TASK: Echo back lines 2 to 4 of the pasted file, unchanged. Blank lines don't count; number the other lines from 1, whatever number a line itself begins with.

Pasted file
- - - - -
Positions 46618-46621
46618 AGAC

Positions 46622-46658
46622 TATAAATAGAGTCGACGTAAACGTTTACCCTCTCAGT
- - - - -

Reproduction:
46618 AGAC

Positions 46622-46658
46622 TATAAATAGAGTCGACGTAAACGTTTACCCTCTCAGT